Ivanka Trump briefly sat among world leaders after she took her father's seat at the Group of 20 summit in Hamburg.
But critics did not like the idea of the first daughter filling in for the president, pointing out that she was neither elected nor qualified to represent the United States at a high-level event.
Trump was spotted sitting in her father's seat Saturday at a working session on “Partnership with Africa, Migration and Health.” A picture shared on Twitter by a Russian attendee but since deleted shows her seated between British Prime Minister Theresa May and Chinese President Xi Jinping. German Chancellor Angela Merkel sat one seat away.
Her presence at the high-level table was somewhat unusual, given that government ministers are typically the ones called to stand in for heads of state at such sessions, The Washington Post's Abby Phillip wrote. A spokesman for President Trump's eldest daughter told The Post that she “briefly joined the main table when the President had to step out.”
It does not appear that Trump spoke at the session, but her presence at the table was met with widespread criticism on social media.
Some say it further blurs the line between family and political affairs in the Trump administration. Ivanka Trump serves as an adviser to her father. She and her husband, Jared Kushner, also an adviser, are both powerful figures in the White House and have accompanied the president on his foreign trips.
Others came to her defense and said the outrage is an overreaction.
In an interview with “Fox and Friends” last week, Trump said she tries to stay away from politics, despite having a White House role that has expanded since she became a volunteer “assistant to the president,” a job without pay that carries ethical obligations . In a statement addressing concerns about her role as the president's adviser, she said:
I have heard the concerns some have with my advising the President in my personal capacity while voluntarily complying with all ethics rules, and I will instead serve as an unpaid employee in the White House Office, subject to all of the same rules as other federal employees. Throughout this process I have been working closely and in good faith with the White House counsel and my personal counsel to address the unprecedented nature of my role.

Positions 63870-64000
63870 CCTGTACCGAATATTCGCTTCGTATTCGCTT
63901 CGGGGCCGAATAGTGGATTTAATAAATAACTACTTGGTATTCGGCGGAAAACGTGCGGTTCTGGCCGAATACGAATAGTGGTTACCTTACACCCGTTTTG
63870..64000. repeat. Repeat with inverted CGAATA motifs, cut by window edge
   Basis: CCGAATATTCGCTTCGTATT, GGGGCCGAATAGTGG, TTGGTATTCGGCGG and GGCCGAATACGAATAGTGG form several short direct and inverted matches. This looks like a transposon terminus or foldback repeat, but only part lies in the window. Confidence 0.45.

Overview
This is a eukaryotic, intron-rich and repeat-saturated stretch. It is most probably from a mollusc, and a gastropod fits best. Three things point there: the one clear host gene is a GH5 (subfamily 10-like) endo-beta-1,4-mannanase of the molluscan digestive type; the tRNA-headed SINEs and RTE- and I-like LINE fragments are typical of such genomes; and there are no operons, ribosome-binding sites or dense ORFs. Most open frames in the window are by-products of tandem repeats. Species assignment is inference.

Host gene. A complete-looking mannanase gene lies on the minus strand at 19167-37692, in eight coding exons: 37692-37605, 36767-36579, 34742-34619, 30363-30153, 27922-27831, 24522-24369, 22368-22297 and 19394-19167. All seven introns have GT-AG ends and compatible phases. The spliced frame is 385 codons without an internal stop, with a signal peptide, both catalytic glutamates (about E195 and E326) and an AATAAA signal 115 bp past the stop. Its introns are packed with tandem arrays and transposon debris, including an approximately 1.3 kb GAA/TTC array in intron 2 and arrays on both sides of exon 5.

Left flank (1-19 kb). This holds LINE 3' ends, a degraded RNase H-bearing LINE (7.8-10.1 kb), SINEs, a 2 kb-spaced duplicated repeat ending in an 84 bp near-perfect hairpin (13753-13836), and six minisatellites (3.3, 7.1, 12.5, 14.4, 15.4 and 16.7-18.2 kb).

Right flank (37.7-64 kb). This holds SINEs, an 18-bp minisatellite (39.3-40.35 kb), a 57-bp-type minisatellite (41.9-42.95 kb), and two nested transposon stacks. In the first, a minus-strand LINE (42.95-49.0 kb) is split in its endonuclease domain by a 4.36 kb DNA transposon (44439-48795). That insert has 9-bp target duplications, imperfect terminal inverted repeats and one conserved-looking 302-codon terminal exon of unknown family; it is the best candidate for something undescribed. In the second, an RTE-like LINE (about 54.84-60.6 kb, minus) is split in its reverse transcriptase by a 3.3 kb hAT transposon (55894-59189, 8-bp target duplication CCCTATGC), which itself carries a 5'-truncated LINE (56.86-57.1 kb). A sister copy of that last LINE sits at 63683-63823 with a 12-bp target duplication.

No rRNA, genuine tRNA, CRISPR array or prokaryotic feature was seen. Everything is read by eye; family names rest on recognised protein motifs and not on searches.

Her participation at the G-20 summit was not the first time she was criticized for her role in her father's administration. For instance, her presence at a November meeting between her father, then president-elect, and Japanese Prime Minister Shinzo Abe immediately raised questions about possible conflicts of interest.
Critics have also said that although she's taken on progressive issues such as paid parental leave, child care and female empowerment, she has done little to moderate her father's nationalistic policies and has yet to publicly comment on the Trump administration's more controversial policies on immigration or climate change. Her defenders said that Trump, who's navigating an uncharted territory for a first daughter, has been unfairly criticized and held to impossible standards.
In a recent interview with The Post defending her White House role, Trump said her job is to inform and support her father, not to make him commit to something he's not interested in.
“I am not sort of trying to selectively curate information that will lead him to agree with me,” she said. “Debate is good.”
President Trump also has repeatedly praised his older daughter, and acknowledged on Saturday that being a part of his administration has placed her in a difficult position.
“If she weren't my daughter, it would be so much easier for her,” President Trump said. “Might be the only bad thing she has going, if you want to know the truth.”
The G-20 summit is not the first time she has accompanied her father on his foreign trips. During their trip to Saudi Arabia in May, Trump spoke at a roundtable about women's rights and empowerment.
At the summit in Hamburg, she and her husband participated at a bilateral meeting with Merkel. Trump and her father also participated in a World Bank session on women's entrepreneurship.
Abby Philip contributed to this story.